Episode 052: Ice

You can download and/or listen to the audio of this episode here!

Transcript 1/5/18:

Welcome to the first birthday of The Nature of Phenology where we share the cycles and seasons of the outdoors. As we cruise into our second year, we welcome your nature questions or input about future topics! You can find our contact information on our blog which you can get to via archives.weru.org. I’m your host, Hazel Stark, and this episode was written by Joe Horn.

The cold weather over the past couple of months has slammed us from the arctic north and has only broken a few times as warm moist storms have pushed in from the south. This repeated cycle of gentle thaws paired with deep freezes has sent us skittering into winter like so many shards of ice across a frozen pond. “Frozen” is the operative term that can be applied to our neck of the woods for the coming months, though it is easy to keep warm and stave off the cabin nasties when shuffling across the frosty world on a pair of skates, skis, or snowshoes. Now that we are in the depths of winter, folks will be taking advantage of the peculiar physical properties of water as it freezes into the subject of today’s topic: ice.

In past years, the droughts that persisted from mid-summer straight through to winter meant that my local river’s flow was at a record low. This calm water followed by a deep freeze yielded some of the most extraordinary ice skating I have ever experienced for miles up and down the river. This year’s summer drought, however, was matched by weekly torrential rain storms which made the waters of the river swell and the prospects of good skating unlikely. But despite the high water, the cold of late fall built up a thick layer of black ice over the river by mid-December. What could be more incredible than skating? The simple fact that water behaves in such an odd way as to allow for skating.

Most substances expand when they get warm and contract when they get cool. If they get warm enough, they expand sufficiently to go through a phase change from a solid to a liquid or from a liquid to a gas. If they then cool, gasses will turn to liquid, and liquids will become solid. These are basic trends one can observe in a variety of settings: goldsmiths casting rings of molten gold or glassblowers melting sand in a kiln and then, after much work, cooling the molten glass into a vase. But what is especially odd about water is what happens when it freezes.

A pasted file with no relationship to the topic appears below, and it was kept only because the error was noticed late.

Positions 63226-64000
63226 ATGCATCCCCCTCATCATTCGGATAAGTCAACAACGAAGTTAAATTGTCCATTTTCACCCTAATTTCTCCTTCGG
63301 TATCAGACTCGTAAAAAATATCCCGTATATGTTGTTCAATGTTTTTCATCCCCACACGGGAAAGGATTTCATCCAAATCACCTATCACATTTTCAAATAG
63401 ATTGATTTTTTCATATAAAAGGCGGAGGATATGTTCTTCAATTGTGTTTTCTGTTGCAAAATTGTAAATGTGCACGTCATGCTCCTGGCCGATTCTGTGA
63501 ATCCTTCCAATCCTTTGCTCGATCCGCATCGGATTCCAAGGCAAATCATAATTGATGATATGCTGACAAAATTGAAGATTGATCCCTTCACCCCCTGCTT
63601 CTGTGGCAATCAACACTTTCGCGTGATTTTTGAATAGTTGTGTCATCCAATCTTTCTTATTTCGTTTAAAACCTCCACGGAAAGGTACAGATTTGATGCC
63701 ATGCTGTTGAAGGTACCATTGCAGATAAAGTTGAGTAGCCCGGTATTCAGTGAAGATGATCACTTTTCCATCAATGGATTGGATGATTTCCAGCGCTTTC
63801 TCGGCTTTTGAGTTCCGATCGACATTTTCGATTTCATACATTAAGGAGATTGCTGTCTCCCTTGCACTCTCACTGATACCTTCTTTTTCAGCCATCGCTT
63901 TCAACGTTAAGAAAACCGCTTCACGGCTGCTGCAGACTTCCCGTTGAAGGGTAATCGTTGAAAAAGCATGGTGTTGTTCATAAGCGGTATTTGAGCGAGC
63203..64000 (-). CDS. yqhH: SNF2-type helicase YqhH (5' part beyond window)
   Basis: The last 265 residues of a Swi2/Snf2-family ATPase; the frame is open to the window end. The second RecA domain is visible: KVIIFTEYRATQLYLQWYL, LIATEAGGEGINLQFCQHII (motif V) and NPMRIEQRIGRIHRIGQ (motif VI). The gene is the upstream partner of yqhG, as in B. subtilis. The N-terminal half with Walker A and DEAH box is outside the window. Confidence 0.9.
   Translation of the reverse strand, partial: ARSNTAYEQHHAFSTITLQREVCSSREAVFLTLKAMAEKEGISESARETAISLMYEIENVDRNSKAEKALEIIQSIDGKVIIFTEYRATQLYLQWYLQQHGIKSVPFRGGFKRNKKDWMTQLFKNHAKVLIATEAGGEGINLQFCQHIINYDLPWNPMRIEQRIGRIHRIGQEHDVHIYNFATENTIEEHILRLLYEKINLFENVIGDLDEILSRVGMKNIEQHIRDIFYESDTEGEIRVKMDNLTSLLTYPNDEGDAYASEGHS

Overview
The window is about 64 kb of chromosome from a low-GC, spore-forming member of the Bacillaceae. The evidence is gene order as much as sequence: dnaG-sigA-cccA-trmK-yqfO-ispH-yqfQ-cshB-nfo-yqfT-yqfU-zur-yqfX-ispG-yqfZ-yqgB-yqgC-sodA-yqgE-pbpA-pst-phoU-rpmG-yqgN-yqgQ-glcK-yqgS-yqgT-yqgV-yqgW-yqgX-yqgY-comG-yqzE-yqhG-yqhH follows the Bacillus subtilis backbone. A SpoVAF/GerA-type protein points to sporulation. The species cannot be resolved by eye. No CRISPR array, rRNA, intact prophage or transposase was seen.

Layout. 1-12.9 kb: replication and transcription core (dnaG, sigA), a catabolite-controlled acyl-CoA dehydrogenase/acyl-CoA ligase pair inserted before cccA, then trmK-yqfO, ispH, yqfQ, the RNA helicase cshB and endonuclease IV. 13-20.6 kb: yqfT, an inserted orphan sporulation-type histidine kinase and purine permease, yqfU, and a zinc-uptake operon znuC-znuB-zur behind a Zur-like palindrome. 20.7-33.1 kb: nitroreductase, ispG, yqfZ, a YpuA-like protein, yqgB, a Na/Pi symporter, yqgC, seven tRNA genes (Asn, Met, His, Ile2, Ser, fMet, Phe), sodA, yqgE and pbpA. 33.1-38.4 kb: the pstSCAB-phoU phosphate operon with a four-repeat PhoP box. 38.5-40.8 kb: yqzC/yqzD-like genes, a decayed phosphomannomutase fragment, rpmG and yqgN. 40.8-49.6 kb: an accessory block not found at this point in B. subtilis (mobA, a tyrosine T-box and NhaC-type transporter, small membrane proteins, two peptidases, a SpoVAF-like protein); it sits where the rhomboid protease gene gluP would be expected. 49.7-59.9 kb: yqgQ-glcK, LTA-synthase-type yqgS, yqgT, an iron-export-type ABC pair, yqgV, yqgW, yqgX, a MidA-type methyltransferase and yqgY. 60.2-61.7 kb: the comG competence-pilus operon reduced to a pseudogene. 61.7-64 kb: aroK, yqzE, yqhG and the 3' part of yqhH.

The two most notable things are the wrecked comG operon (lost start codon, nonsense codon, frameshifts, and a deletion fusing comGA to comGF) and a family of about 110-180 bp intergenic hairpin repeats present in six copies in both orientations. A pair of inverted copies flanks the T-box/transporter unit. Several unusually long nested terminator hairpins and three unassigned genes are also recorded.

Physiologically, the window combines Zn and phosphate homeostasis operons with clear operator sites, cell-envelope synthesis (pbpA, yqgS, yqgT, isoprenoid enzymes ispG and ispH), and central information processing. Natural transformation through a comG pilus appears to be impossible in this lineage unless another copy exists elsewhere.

If you were to take a bar of iron and toss it into a vat of molten iron it would instantly sink to the bottom. This is because the hotter the iron, the more spread out the molecules become, making it less dense. When first tossed in, the iron bar is much colder, and therefore denser, so it will easily sink out of sight. If you were to try that same experiment by tossing a frozen block of ice into a lake, it would float—seemingly defying physics! This is because the density increases as water cools, but when it finally freezes all the molecules align in such a way that the water expands as it freezes to form a crystal. This unusual tendency for ice to float allows for life as we know it in our northern lakes, ponds, and rivers.

When the weather turns cold enough for our northern water bodies to begin to freeze, ice forms across the surface of the water, allowing the liquid water to remain protected from the elements below. If ice were instead more dense than water, as the surface of the water began to freeze, sheets of ice would begin to descend the water column crushing the life beneath. Instead, we get to skate across the ice or auger through it while fish swim beneath.

So this weekend, you too could experience the joy of this icy world. If the ice happens to be safe in your area, you could go for a ski or skate across the frozen surface or you could even try your hand at ice fishing (assuming you have a license). If your ice happens to be unsafe or if you don’t want to brave the cold, you could just go fetch a tall glass of iced coffee so you can poke playfully at the physical marvel that is ice.

You can find a link to the full transcript of this show as well as references, contact information, and accompanying photos by visiting archives.weru.org. You can also listen to or download our features or subscribe to podcasts. Theme music was by a pileated woodpecker, made available by the US Fish and Wildlife Service. Thanks for listening and please join us next week for another dive into The Nature of Phenology.


Marchand, P. J. (1996). Life in the cold: An introduction to winter ecology. Hanover, NH: University Press of New England.

Wondering where Episodes 001-033 are? Find out here.


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